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Ascent of The Brothers on 2014-08-06

Climber: James Barlow

Others in Party:Samuel Hahn
Date:Wednesday, August 6, 2014
Ascent Type:Successful Summit Attained
Peak:The Brothers
    Location:USA-Washington
    Elevation:6842 ft / 2085 m

Ascent Trip Report

After our successful ascent of Olympus and dinner in Port Angeles, Sam and I made our way to the USFS campground near Mt Walker (a P2k that I had hiked with Edward Earl earlier this year). I went straight to sleep, and we were up around sunrise to finish the drive to The Brothers TH. We did it as a 2 day trip, though it would have been very feasible to do it in a single day. The Olympic Mountain Climbing Guide book recommended it as a 2 day ascent, so we followed that advice. The approach day was also a rest day of sorts following our 3 days on Olympus. The hike from the TH to base camp was one of the most beautiful trails that I have been on in Washington to date. During the approach hike, I became worried when the stream was completely dry above Lena Lake as we were counting on it as a water source for our camping. Luckily, about half way between Lena Lake and the campsite, it was flowing. We made camp in one of the well-used sites after exploring the area to find the least buggy spot. Overall, the bugs were not too bad. On the hike to camp and then while lounging in camp, we ran into a solo hiker and a pair of hikers who both told us that there was no snow up high and to leave our ice axes and crampons in camp. We heeded their advice and left the extra weight in camp the next day.

We woke up early the second day, before sunrise. There was another pair of people camped below us and we wanted to ensure that they would not be kicking rocks down on us all day as one of them looked pretty inexperienced. The trail is pretty easy to follow as it ascends the canyon, across an avalanche path, and up a gully. We found lunch rock as we entered the clouds. The route was pretty straightforward, though we ended up off route in the clouds. We began poking above the clouds in the last 100-200 feet below the summit. Reading the descriptions in the guide book from home after the climb, it appears that we ended up on the 5.0 variation of route #2. We free-soloed this assuming that we would find the correct route down from the summit. We were in luck. The main summit of The Brothers has a few possible high points and we tagged them all. The west one seems the highest, so we took pictures and ate lunch here. Another trip report I read once home alludes to the eastern bump being the highest. I guess that is why the easternmost bump had the plaque commemorating a deceased climber. It also explains why we found no register as we looked for it on the west bump, not the east one. Eh, whatever, we tagged all the bumps anyway. After the usual summit photos and lunch break, we headed down the correct route which is mostly loose scree. We got off route once on the descent, but quickly realized it and got back on route pretty easily. Once we were below lunch rock (and out of the clouds), it was pretty easy route finding.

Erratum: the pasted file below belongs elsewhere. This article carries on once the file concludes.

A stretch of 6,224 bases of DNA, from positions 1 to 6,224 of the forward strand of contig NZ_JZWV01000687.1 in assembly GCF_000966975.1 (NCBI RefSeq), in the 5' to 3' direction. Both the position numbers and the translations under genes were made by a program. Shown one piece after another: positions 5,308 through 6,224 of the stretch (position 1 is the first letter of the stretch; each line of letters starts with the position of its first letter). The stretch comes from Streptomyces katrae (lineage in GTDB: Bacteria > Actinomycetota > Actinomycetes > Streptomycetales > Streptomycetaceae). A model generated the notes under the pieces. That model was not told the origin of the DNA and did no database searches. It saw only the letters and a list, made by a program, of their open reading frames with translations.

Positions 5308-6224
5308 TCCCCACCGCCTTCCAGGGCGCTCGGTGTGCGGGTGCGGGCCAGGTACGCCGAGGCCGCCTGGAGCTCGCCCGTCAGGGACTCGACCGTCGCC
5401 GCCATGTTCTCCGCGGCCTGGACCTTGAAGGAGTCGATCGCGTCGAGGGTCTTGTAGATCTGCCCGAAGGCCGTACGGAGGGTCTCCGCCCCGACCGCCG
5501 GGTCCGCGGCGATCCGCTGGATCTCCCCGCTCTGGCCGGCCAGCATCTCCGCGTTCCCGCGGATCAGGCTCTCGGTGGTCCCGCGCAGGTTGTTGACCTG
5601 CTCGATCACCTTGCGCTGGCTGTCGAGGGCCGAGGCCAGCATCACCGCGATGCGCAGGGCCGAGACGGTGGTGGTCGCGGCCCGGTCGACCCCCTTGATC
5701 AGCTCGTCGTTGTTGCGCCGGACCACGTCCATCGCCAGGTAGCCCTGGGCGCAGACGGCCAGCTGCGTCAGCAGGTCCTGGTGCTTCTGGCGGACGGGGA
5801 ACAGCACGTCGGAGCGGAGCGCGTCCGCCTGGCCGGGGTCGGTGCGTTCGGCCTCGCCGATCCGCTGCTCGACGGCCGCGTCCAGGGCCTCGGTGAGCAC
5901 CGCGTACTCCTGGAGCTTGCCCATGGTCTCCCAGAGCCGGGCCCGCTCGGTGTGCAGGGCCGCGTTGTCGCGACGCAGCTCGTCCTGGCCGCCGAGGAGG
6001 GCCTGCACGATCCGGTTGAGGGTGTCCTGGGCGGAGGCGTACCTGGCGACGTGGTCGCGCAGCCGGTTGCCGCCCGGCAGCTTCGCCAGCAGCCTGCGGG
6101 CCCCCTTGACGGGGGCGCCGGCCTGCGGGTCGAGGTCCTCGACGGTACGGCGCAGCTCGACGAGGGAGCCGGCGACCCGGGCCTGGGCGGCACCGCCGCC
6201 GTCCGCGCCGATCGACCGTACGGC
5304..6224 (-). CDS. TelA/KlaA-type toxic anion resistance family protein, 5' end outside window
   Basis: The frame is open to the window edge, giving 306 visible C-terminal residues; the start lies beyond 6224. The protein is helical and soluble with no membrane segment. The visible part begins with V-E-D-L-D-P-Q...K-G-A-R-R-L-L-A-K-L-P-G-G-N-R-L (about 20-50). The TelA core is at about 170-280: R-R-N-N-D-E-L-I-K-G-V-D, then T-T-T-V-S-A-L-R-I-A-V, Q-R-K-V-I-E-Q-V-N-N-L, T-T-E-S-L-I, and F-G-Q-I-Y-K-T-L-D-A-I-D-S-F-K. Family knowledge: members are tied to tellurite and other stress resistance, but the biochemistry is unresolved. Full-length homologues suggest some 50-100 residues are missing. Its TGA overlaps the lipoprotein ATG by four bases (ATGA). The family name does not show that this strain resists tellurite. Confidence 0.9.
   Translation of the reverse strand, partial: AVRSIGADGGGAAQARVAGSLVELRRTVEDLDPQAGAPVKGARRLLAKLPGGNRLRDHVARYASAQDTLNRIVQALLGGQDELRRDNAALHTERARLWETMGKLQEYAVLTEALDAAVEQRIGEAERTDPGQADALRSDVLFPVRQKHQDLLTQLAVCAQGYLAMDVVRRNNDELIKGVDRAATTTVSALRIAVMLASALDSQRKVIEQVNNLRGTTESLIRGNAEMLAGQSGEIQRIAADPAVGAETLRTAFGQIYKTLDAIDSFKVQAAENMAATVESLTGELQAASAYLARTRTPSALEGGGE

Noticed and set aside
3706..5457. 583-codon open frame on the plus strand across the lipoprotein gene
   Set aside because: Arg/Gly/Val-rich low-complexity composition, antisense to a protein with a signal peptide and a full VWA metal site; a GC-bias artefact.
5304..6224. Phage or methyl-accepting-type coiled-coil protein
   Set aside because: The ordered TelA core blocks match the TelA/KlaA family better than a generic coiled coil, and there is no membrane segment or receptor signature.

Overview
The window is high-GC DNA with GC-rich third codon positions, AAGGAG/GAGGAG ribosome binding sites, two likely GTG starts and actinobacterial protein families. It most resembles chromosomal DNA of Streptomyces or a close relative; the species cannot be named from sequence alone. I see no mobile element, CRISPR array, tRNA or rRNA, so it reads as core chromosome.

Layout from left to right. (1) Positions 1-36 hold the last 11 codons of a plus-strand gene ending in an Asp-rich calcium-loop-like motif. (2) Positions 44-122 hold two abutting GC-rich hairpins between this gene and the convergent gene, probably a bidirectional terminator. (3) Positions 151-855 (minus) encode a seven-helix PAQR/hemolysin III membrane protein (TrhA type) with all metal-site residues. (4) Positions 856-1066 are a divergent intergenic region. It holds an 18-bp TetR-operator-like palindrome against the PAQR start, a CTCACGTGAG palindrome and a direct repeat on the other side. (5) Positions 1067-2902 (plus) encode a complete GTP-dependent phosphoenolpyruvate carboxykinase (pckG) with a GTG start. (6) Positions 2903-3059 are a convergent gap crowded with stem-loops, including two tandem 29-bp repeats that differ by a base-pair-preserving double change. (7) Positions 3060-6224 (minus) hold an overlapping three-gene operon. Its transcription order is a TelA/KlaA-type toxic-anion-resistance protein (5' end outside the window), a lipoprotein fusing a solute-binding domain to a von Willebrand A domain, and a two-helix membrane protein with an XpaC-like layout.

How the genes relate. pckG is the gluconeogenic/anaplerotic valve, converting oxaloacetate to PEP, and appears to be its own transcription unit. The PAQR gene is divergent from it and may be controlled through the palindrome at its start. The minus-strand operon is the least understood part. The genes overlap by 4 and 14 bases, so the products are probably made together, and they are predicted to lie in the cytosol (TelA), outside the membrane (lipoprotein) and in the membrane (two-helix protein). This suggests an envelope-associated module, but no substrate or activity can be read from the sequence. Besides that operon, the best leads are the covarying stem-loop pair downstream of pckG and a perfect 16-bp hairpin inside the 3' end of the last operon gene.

We arrived back at camp, packed up, and hiked out. About halfway between camp and Lena Lake, there is a bridge over the stream with beautiful moss-filled waterfalls below. We made a quick stop here to soak our feet and relax. Following The Brothers, we opted to head back to Seattle to clean up and re-set for a 2 day Cascade adventure to finish our trip instead of the original plan to dayhike Mt Stone.

Pictures
Summary Total Data
    Elevation Gain:6262 ft / 1908 m
    Grade/Class:5.0
Ascent Statistics
    Elevation Gain:6262 ft / 1908 m
    Extra Loss:100 ft / 30 m
    Route:South Couloir to 5.0 summit variation
    Trailhead:680 ft / 207 m
Descent Statistics
GPS Data for Ascent/Trip


 GPS Waypoints - Hover or click to see name and lat/long
Peaks:  climbed and  unclimbed by James Barlow
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Note: GPS Tracks may not be accurate, and may not show the best route. Do not follow this route blindly. Conditions change frequently. Use of a GPS unit in the outdoors, even with a pre-loaded track, is no substitute for experience and good judgment. Peakbagger.com accepts NO resposibility or liability from use of this data.

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